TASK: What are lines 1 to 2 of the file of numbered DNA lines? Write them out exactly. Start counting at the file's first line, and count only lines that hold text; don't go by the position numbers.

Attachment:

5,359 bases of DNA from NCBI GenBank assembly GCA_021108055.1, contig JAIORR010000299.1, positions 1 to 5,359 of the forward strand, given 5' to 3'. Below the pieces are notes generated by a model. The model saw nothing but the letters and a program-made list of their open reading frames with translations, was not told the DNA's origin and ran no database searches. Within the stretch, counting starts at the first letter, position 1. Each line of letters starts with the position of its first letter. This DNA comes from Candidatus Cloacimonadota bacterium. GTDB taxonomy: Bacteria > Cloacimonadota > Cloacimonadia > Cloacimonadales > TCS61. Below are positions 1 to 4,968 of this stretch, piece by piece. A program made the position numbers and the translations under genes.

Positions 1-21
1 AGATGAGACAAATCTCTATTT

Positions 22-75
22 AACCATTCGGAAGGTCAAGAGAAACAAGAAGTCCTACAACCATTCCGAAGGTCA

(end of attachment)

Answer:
5,359 bases of DNA from NCBI GenBank assembly GCA_021108055.1, contig JAIORR010000299.1, positions 1 to 5,359 of the forward strand, given 5' to 3'. Below the pieces are notes generated by a model. The model saw nothing but the letters and a program-made list of their open reading frames with translations, was not told the DNA's origin and ran no database searches. Within the stretch, counting starts at the first letter, position 1. Each line of letters starts with the position of its first letter. This DNA comes from Candidatus Cloacimonadota bacterium. GTDB taxonomy: Bacteria > Cloacimonadota > Cloacimonadia > Cloacimonadales > TCS61. Below are positions 1 to 4,968 of this stretch, piece by piece. A program made the position numbers and the translations under genes.

Positions 1-21